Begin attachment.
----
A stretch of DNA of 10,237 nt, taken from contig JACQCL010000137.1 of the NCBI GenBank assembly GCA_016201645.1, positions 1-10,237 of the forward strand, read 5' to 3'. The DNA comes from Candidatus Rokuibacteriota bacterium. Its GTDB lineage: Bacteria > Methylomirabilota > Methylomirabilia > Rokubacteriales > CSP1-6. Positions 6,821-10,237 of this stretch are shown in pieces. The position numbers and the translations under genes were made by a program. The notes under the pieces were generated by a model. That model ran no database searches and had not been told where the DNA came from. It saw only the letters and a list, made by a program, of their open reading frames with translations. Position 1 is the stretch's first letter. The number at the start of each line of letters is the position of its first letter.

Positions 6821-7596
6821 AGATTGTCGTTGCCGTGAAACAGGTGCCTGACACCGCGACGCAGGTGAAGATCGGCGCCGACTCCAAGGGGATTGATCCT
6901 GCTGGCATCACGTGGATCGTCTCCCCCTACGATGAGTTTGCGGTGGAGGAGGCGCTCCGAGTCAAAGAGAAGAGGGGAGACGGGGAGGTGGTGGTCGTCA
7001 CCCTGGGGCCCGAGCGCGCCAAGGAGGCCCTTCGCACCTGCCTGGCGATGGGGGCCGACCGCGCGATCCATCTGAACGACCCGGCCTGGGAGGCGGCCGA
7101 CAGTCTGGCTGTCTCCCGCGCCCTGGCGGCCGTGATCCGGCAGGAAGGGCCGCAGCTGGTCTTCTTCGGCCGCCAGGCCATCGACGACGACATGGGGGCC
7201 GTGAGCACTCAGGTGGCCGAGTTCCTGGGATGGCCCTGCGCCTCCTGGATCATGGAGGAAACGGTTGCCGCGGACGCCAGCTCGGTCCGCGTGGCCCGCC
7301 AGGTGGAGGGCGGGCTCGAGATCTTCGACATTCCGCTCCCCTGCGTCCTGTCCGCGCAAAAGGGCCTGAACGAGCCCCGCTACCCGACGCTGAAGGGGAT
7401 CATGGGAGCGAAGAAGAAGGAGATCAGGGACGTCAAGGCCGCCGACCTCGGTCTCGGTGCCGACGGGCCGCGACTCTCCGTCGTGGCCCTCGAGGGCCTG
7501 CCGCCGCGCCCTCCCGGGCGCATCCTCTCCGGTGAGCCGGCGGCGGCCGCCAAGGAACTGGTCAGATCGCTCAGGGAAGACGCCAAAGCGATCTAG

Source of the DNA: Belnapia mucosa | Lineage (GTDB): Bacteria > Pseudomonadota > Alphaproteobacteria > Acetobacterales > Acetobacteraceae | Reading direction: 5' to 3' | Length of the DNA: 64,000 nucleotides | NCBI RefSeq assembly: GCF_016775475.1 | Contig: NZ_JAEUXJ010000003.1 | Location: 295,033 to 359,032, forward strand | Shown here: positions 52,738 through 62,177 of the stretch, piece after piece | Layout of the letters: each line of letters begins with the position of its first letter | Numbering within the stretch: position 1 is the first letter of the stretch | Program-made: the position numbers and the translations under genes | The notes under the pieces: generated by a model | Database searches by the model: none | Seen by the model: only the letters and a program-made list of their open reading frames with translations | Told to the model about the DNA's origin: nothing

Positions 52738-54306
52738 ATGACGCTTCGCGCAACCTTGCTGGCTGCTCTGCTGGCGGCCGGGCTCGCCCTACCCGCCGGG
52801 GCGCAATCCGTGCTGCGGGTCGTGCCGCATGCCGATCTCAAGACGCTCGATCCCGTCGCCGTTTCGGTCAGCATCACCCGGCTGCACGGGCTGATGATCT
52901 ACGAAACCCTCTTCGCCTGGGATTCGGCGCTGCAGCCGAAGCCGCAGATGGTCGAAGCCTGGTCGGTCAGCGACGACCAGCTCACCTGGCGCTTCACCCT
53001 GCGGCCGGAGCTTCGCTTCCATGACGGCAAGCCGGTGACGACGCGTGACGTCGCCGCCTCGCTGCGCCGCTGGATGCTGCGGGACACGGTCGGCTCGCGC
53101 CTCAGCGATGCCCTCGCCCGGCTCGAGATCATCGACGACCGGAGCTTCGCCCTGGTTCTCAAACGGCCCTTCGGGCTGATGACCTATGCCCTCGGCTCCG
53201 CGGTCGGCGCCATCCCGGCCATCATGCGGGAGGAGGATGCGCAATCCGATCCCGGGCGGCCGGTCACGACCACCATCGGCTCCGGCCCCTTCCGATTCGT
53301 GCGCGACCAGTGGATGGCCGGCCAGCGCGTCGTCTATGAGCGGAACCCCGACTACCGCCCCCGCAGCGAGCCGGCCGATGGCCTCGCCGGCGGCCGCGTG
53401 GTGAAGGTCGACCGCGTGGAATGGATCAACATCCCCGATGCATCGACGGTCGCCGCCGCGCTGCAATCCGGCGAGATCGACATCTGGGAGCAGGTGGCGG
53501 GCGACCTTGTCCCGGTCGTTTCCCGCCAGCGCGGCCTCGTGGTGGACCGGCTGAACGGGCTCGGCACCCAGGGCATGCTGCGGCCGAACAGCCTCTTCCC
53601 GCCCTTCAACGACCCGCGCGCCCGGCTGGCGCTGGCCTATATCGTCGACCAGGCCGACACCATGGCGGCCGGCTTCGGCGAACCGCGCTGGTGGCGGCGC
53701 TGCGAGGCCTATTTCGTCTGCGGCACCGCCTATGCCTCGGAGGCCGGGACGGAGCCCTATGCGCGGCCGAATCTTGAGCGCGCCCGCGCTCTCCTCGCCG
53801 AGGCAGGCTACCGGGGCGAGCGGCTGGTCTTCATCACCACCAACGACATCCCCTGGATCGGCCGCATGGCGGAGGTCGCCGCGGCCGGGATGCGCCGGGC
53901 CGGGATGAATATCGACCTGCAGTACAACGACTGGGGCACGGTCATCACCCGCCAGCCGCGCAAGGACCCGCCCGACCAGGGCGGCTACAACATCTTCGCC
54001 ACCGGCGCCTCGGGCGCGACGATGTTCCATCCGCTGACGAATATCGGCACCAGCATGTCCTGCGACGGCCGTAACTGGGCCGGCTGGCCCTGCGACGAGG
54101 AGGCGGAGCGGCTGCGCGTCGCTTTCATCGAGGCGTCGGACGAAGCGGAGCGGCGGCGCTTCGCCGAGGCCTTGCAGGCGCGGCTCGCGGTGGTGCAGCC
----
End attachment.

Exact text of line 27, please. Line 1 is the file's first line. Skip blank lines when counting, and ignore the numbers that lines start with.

54101 AGGCGGAGCGGCTGCGCGTCGCTTTCATCGAGGCGTCGGACGAAGCGGAGCGGCGGCGCTTCGCCGAGGCCTTGCAGGCGCGGCTCGCGGTGGTGCAGCC